Dr. DeFries is a professor of ecology and sustainable development at Columbia University in New York. She uses satellite imagery and field surveys to examine how global demand for food and other resources is changing land use throughout the tropics. Her research quantifies how land use affects climate, biodiversity, and other ecosystem services as well as human development. DeFries was elected as a member of the U.S. National Academy of Sciences, received a MacArthur “genius” award, and is the recipient of many other honors. She is committed to communicating with popular audiences, most recently through her book The Big Ratchet: How Humanity Thrives in the Face of Natural Crisis.

Inez Fung
Professor of Atmospheric Science, Department of Earth and Planetary Science, and Department of Environmental Science, Policy and Management; Senior Faculty Staff Scientist, Earth Sciences Division, Lawrence Berkeley National Laboratory

Dr. Fung’s research focuses on climate change and the global carbon cycle. She received her undergraduate degree in applied mathematics and her Doctor of Science in meteorology from MIT. She is currently a professor of atmospheric science in the Department of Earth and Planetary Science and the Department of Environmental Science, Policy, and Management at the University of California, Berkeley. She is a member of the National Academy of Sciences, and a subject in a biography series for middle-school readers—“Women’s Adventure in Science”—launched by the National Academy of Sciences. The title of her biography is Forecast Earth.

Carlos Garza
Supervisory Research Geneticist and Leader, Molecular Ecology and Genetic Analysis Team, Fisheries Ecology Division, NOAA Southwest Fisheries Science Center; Adjunct Professor of Ocean Sciences, University of California, Santa Cruz

Dr. Garza addresses questions related to ecology, evolution, conservation, and management of animal populations and ecosystems, but most of his recent fish-related work focuses on informing resource managers at the international, regional, tribal, and local levels. Garza leads the Molecular Ecology and Genetic Analysis Team, a joint NOAA and University of California, Santa Cruz research group. He is also a supervisory research geneticist at NOAA’s Southwest Fisheries Science Center and an adjunct professor in the Department of Ocean Sciences at the University of California, Santa Cruz. He received his undergraduate and Master’s degrees from the University of California, San Diego and a PhD from the University of California, Berkeley. Garza also cares deeply about and works to promote diversity at all levels of science.

Benjamin Halpern
Director, National Center for Ecological Analysis & Synthesis; Professor, Bren School of Environmental Science & Management

Dr. Halpern is Director of the National Center for Ecological Analysis and Synthesis (NCEAS) and a professor at the Bren School of Environmental Science and Management at the University of California, Santa Barbara, where he also serves as Director of the Center for Marine Assessment and Planning (CMAP). Halpern is also Chair of Marine Conservation at Imperial College London. He has published over 180 peer-reviewed articles and was recently named one of the World’s Most Influential Scientific Minds by Thompson-Reuters. In 2016, he was awarded the A.G Huntsman Award for Excellence in Marine Science by the Royal Society of Canada, and this year, he received the Peter Benchley Ocean Award for Excellence in Science.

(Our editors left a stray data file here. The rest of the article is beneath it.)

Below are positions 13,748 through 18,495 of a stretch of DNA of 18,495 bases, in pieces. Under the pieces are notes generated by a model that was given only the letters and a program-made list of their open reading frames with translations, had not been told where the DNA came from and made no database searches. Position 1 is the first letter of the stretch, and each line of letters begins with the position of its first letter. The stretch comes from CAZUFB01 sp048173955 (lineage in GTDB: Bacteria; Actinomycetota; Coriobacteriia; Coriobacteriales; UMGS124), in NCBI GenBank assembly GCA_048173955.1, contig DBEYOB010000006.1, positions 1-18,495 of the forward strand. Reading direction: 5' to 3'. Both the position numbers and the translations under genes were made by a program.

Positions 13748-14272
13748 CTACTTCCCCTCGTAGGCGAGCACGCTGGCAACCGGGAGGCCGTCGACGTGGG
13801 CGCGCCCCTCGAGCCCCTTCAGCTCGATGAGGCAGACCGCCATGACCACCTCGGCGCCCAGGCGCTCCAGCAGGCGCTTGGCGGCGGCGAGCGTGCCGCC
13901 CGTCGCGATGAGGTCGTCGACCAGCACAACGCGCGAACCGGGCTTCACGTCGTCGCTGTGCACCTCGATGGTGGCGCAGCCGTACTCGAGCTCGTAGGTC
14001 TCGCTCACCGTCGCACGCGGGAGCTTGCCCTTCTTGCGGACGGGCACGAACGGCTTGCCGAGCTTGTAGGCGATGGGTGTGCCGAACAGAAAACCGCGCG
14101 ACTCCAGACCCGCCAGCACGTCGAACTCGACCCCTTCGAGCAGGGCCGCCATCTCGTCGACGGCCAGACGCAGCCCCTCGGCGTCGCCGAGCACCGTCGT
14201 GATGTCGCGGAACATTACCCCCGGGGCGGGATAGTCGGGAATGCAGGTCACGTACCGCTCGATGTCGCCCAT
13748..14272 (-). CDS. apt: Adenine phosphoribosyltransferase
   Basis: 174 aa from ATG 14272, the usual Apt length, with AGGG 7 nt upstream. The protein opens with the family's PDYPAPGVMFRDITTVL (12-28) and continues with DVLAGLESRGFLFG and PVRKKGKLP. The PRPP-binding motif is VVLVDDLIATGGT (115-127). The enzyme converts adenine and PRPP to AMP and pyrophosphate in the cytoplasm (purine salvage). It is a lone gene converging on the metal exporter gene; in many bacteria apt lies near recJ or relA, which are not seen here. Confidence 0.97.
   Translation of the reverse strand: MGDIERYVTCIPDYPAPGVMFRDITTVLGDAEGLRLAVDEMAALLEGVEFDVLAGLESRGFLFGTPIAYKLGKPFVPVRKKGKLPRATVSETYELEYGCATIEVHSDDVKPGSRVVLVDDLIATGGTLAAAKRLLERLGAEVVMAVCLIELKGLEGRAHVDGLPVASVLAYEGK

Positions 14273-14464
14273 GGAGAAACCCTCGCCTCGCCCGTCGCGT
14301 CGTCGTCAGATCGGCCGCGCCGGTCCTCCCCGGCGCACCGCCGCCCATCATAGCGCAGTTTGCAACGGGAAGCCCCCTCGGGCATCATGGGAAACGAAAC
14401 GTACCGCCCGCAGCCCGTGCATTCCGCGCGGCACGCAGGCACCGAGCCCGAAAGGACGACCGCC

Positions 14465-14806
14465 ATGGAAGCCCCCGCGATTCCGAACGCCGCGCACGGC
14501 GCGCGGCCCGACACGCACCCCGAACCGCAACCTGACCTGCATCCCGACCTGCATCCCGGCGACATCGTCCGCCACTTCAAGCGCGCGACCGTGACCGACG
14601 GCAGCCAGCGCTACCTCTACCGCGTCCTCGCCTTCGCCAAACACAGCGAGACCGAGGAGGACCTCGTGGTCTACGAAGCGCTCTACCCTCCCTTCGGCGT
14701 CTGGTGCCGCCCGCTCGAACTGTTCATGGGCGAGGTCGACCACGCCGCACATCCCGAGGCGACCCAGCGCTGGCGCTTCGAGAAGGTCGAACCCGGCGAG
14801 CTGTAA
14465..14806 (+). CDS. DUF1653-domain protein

Robert Leidy
Ecologist, Wetland Science and Field Program Manager, U.S. Environmental Protection Agency, San Francisco, CA

Dr. Leidy has served as the lead ecologist in the wetlands program for the U.S. Environmental Protection Agency (San Francisco) for 34 years. His scientific expertise, dedication to conservation of the American West’s wetlands and waters, and his perseverance in the enforcement of our nation’s environmental laws has resulted in the protection and restoration of tens of thousands of acres of California’s wildlands. Leidy’s graduate thesis was a landmark publication in understanding the ecology and distribution of native freshwater stream fishes in the San Francisco Estuary. Robert received his PhD under University of California, Davis Professor and Academy Fellow Peter Moyle. Dr. Leidy publishes widely, primarily on California’s native fish and wetlands.

Jane Lubchenco
University Distinguished Professor and Advisor in Marine Studies, Oregon State University

Dr. Lubchenco is a marine ecologist with expertise in the ocean, climate change, and interactions between the environment and human well-being. One of the world’s most highly cited ecologists, she has served as Under Secretary of Commerce for Oceans and Atmosphere, Administrator of the National Oceanic and Atmospheric Administration (NOAA), the first U.S. Science Envoy for the Ocean, and as a member of President Obama’s science team. Lubchenco co-founded three organizations that train scientists to engage more effectively with the public, policymakers, media, and industry: The Leopold Leadership Program, COMPASS, and Climate Central. She is passionate about scientists engaging citizens to enable vibrant communities, strong economies, and a healthy planet.